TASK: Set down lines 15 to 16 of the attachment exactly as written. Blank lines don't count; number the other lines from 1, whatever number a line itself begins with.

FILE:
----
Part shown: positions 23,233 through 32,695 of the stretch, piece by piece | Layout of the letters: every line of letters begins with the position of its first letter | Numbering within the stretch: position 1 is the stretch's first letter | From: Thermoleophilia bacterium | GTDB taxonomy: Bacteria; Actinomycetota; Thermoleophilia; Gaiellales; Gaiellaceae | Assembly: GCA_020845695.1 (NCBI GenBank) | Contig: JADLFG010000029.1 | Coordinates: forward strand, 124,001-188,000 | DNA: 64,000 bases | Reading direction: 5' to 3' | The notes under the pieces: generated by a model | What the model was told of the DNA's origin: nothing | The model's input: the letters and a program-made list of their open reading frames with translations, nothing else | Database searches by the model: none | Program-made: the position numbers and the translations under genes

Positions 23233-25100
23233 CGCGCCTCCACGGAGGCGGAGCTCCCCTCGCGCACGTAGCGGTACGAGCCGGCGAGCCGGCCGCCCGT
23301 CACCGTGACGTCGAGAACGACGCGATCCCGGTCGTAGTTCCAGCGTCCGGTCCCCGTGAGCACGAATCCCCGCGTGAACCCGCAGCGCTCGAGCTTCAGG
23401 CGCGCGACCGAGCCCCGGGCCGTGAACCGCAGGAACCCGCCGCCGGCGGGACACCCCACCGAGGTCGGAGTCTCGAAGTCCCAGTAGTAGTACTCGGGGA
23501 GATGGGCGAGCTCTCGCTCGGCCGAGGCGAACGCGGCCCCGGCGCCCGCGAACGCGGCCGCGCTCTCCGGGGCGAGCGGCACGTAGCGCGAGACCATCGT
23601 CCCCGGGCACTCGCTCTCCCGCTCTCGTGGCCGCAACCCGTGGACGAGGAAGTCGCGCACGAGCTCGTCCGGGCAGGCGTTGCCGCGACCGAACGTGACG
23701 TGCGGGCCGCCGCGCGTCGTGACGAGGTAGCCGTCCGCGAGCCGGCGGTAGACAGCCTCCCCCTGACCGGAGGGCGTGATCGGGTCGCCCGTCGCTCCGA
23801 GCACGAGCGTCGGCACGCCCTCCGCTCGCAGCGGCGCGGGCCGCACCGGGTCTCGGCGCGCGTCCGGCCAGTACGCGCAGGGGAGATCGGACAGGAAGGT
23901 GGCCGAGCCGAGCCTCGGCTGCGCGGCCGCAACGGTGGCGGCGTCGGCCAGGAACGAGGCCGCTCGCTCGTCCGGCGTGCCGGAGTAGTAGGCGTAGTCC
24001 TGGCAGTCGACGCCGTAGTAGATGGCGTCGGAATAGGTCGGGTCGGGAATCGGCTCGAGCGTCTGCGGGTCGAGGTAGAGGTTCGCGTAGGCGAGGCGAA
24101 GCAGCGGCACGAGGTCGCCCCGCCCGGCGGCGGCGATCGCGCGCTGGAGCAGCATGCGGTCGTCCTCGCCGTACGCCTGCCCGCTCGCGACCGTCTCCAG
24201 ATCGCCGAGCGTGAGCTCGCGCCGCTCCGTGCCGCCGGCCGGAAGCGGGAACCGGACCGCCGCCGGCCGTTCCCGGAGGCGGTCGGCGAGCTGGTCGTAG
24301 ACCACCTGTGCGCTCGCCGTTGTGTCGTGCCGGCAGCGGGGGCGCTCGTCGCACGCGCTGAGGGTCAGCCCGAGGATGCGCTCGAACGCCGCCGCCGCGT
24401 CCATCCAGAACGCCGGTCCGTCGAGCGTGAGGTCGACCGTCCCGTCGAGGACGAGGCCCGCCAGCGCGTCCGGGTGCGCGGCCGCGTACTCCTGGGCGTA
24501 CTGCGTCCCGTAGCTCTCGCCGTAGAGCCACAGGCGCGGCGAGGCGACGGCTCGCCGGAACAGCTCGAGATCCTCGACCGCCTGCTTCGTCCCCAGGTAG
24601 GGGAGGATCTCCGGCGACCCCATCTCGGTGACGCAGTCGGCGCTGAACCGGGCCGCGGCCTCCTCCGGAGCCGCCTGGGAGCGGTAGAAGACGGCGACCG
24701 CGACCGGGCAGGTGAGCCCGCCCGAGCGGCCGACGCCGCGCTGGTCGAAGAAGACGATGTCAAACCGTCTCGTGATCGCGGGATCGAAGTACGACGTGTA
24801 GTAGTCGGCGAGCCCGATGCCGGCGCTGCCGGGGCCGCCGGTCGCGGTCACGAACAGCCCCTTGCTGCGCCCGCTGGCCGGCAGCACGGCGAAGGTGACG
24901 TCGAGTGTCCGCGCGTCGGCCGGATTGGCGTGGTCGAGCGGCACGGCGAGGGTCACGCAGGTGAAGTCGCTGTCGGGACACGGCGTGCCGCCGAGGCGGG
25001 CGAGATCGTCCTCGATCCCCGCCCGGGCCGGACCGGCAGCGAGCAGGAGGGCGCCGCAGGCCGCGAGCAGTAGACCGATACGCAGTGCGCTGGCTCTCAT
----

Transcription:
24401 CCATCCAGAACGCCGGTCCGTCGAGCGTGAGGTCGACCGTCCCGTCGAGGACGAGGCCCGCCAGCGCGTCCGGGTGCGCGGCCGCGTACTCCTGGGCGTA
24501 CTGCGTCCCGTAGCTCTCGCCGTAGAGCCACAGGCGCGGCGAGGCGACGGCTCGCCGGAACAGCTCGAGATCCTCGACCGCCTGCTTCGTCCCCAGGTAG